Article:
BU10BR2E2D12NL2R2BR8 , BU10E2R4F2G 
8D2R8BR6,BU10E2R4F2D2G2NL4F2D2G2 
L4H2BD4BR14BU2 

120 DATA BU12BR6G6D2R8NU6D4BR6,B 

U2F2R4E2U4H2L6U4R8BR6BD12 

125 DATA BU6BR2R4F2D2G2L4H2U8E2R 

4F2BR6BD10 , BU12R8D4G8BR14 , BR6L4H 

2U2E2NR2H2U2E2R4F2D2G2NL2F2D2G2B 

D2BR8BU2 , BE6L4H2U2E2R4F2D8G2L4H2 

BD4BR14BU2 , BU8BR4R1BD6L1BD2BR10 , 

BU8BR4R1BD6L1G2BR12 , BR6BU10G4F4B 

D2BR8 

130 DATA BU8NR8BD4R8BD4BR6 , BR2BU 
10F4G4BD2BR12 , BU10E2R4F2D2G4BD4B 
L1R1BR10 , BD2BL16R14BR2BU2 
135 DATA U8E4F4D4NL8D4BR6,U12R4F 
2G2NL4F4G4NL4BR10,BU10BR8H2L4G2D 
8F2R4E2BD2BR6,U12R4F4D4G4NL4BR10 
,U12R8BD6NL8BD6NL8BR6 
140 DATA U12R8BD6NL8BD6BR6 , BE8BU 
2H2L4G2D8F2R4E2U4NL4BR6BD6,U6NU6 
R8NU6D6BR6 , BR2BU12R2NR2D12NL2R2B 
R8 , BU12BR2R2NR2D12NG4BR10 
145 DATA U12BR8G6NL2F6BR6,BU12D1 
2R8BR6 ,U12F4ND4E4D12BR6 ,U10NU2F8 
NU10D2BR6,BR6E2U8H2L4G2D8F2R4BR8 
150 DATA U12R6F2D4G2L6BF4BR10,BR 
6L4H2U8E2R4F2D8G2D2F2BU4BR6,U12R 
6F2D4G2L2NL4F4BR6,BU2F2R4E2H8E2R 
4F2BR6BD10 

155 DATA BU12R4NR4D12BR10,BU12D1 



July 1986 THE RAINBOW 189 



0F2R4E2U10BR6BD12 , BU12D8F4E4U8BR 
6BD12 , BU12D12E4NU4F4U12BR6BD12 
160 DATA U2E8U2BL8D2F8D2BR6,BU12 
D2F4ND6E4U2BR6BD12 , BU12R8D2G8D2R 
8BR6 

210 ' ******GRAPHICS DETAIL****** 
220 DATA 3,66,4,66,5,66,15,1)36,1 
6,106,17,106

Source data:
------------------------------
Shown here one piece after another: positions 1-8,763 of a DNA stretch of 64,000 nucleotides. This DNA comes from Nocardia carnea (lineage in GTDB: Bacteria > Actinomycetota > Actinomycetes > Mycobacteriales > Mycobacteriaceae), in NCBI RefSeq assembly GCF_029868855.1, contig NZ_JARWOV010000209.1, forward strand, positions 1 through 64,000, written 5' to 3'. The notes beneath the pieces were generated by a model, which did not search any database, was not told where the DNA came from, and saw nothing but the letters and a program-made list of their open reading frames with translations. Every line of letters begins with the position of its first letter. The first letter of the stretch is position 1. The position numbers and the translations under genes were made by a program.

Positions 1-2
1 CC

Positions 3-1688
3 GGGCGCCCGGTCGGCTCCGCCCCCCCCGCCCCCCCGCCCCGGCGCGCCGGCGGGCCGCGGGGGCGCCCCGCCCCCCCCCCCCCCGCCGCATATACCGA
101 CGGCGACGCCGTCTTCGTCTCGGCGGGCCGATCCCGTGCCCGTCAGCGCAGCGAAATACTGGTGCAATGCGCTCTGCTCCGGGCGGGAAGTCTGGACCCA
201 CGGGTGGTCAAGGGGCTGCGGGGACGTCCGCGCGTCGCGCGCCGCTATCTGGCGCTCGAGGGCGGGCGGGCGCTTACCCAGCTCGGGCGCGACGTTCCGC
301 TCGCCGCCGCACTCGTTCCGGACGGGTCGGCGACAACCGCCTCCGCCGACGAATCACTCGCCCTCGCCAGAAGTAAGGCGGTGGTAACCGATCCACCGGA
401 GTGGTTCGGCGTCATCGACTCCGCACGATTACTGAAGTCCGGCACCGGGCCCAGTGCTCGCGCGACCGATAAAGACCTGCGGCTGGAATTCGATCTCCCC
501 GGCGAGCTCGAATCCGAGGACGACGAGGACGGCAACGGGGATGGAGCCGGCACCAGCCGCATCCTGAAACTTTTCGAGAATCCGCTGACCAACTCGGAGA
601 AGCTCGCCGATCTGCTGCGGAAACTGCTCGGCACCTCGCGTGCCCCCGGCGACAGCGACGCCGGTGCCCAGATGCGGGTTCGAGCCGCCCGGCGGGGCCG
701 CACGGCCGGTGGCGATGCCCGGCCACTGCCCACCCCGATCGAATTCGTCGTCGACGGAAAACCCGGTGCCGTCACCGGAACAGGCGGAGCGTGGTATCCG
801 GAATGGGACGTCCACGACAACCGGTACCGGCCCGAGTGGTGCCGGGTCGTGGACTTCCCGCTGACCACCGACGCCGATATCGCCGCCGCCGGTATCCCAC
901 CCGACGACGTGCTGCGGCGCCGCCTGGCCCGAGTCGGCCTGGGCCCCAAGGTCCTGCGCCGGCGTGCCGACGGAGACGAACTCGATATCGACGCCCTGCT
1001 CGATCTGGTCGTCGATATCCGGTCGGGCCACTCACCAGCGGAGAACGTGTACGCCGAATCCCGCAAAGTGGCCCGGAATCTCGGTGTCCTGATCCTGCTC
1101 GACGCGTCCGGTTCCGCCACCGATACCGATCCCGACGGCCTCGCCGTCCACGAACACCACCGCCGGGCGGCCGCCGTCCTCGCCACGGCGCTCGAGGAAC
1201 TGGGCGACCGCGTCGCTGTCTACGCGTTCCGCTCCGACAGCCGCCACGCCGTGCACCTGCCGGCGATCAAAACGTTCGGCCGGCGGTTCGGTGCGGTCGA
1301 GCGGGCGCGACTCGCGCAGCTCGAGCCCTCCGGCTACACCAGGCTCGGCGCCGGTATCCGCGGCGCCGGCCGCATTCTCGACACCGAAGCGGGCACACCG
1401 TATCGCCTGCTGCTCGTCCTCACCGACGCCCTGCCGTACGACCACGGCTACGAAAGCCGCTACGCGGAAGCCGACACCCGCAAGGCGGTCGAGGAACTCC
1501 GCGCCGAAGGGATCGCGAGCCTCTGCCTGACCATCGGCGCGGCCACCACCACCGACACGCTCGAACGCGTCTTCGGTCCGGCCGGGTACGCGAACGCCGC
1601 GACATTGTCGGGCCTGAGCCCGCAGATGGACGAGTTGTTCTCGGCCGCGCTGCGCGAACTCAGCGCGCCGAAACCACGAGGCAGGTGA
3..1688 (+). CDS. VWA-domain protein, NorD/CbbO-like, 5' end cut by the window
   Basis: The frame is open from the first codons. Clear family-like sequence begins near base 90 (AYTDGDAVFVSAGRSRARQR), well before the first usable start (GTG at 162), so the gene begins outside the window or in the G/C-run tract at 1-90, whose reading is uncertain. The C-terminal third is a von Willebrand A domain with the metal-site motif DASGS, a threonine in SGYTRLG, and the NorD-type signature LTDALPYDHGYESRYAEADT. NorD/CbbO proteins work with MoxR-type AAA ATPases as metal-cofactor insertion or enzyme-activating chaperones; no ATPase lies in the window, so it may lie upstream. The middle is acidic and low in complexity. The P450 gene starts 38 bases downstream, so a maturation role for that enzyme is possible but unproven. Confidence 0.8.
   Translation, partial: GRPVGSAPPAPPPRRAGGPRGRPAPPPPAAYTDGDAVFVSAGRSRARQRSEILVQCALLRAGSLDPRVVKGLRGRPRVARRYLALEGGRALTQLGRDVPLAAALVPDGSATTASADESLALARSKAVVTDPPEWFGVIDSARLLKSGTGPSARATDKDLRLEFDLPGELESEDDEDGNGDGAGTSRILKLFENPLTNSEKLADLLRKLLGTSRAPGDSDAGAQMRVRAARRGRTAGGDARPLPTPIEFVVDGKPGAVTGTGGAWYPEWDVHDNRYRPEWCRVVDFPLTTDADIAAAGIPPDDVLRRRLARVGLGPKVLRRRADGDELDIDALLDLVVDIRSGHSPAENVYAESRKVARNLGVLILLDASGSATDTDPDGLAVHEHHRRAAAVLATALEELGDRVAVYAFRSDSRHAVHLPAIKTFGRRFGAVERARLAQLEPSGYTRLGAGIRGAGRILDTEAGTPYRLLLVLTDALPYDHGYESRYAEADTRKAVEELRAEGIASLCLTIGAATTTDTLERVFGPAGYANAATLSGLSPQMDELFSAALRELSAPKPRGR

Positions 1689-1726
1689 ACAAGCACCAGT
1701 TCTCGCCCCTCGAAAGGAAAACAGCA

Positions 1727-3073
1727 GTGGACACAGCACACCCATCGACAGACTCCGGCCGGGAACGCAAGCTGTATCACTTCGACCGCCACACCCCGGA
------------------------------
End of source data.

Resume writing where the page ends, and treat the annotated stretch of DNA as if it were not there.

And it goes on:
230 DATA6,54,11,54,5,60,9,94,14, 
94,15,100,5,69,4,68,15,110,16,10 
9 , 17 , 108 , 5 , 11 , 6 , 11 , 18 , 11 , 19 , 11 , 1 
0, 13 , 12 , 13 , 14 , 15 , 7 , 52 , 10 , 52 , 7 , 57 
,10,7,8,53,9,53,8,55,9,55,8,58,9 
, 58 , 6 , 64 , 12 , 64 , 8 , 64 , 10 , 64 , 9 , 67 , 1 
1,78,12,63,2,65,10,92,13,92,11,9 
3 

240 DATA 12,93,11,95,12,95,10,97 
,13,97,11,99,12,99,8,103,8,104,1 
4 , 104 , 10 , 104 , 12 , 104 , 11 , 107 , 9 , 118 
, 18 , 105 , 11 , 14 , 10 , 14 , 10 , 15 , 9 , 16 , 1 

2 

245 DATA 15,9,18,12,18,13,18,10, 
19,12,19,11,20,8,21,8,25,10,25,1 
2,25,14,25,11,31,11,52,11,33,11, 
34,11,35,11,36,11,37,11,38,11,39 
250 DATA 8,32,8,38,10,38,12,38,1 
4,38,999,12,32,11,30,11,29,11,28 
,34,26,34,27,34,28,34,29,34,30,3 
3,27,33,28,33,29,30,31,29,31,28, 
31,28,29,28,30,29,30,29, 32,28,33 
, 30, 30, 33 , 26 

260 • ******READ CHARACTERS****** 
270 POKE65495,0 

280 FORX=0TO58:READL$(X) :NEXT 
290 '******SET UP SCREEN******** 
300 PM0DE3 , 1 : PCLS1 : F0RX=4T019 : CO 
LOR2 : LINE (4 ,X*10) - (14 , (X*10) +10) 
, PSET , B : COLOR3 : LINE (244,X*10)-(2 
54, (X*10)+10) , PSET, B: NEXT: DRAW" C 
4BM2 , 40R250" : PCOPY1T05 : PCOPY2T06 
: PCOPY3T07 : PCOPY4T08 
310 PMODE4,5:DRAW"C5BMll,79U12L8 
F4G1H4U3R4U6L5U1R6U6R3D6R3U7R1D8 
L2D20L3 

320 »*****GRAPHICS FIGURES****** 
330 DRAWC5BM9, 119U12R8G4F1NF1E4 
U3L4U6R5U1L6U6L3D6L3U7L1D8R2D20R 
3" : PAINT (8 , 60) , 5 , 5 : PAINT (12 , 100) 
5 5 

340 DRAW"BM8 , 39U18H3U5R1D4F2R1U5 
R4D5R3E2U4R1D4G3L2D19R2 » : PAINT ( 1 
0,22), 5, 5 

350 F0RX=1T0111:READHP:IFHP=999T 
HENGET(0,0)-(20,40) , V, G : PUT (20 ,0 
) -(40,40) ,V,PSET:READHP 
3 60 READVP : IFX<2 5THENCL=5ELSECL= 

ft 

370 DRAW"BM4 , 40R40" : PSET (HP, VP, C 



L) :NEXT 

380 PMODE4,l:COLOR5:LINE(0,0)-(2 
55,7), PSET , BF : DRAW"C0S2BM85 , 6" : T 
$="SCORE: 0000" :GOSUB800:SCREEN1 

,1 

390 i ******ANIMATE CLIMBERS***** 
400 FORX=150TO50STEP-20:SOUND50, 
l:PMODE4, 5: GET (0,50) -(20,90) ,V,G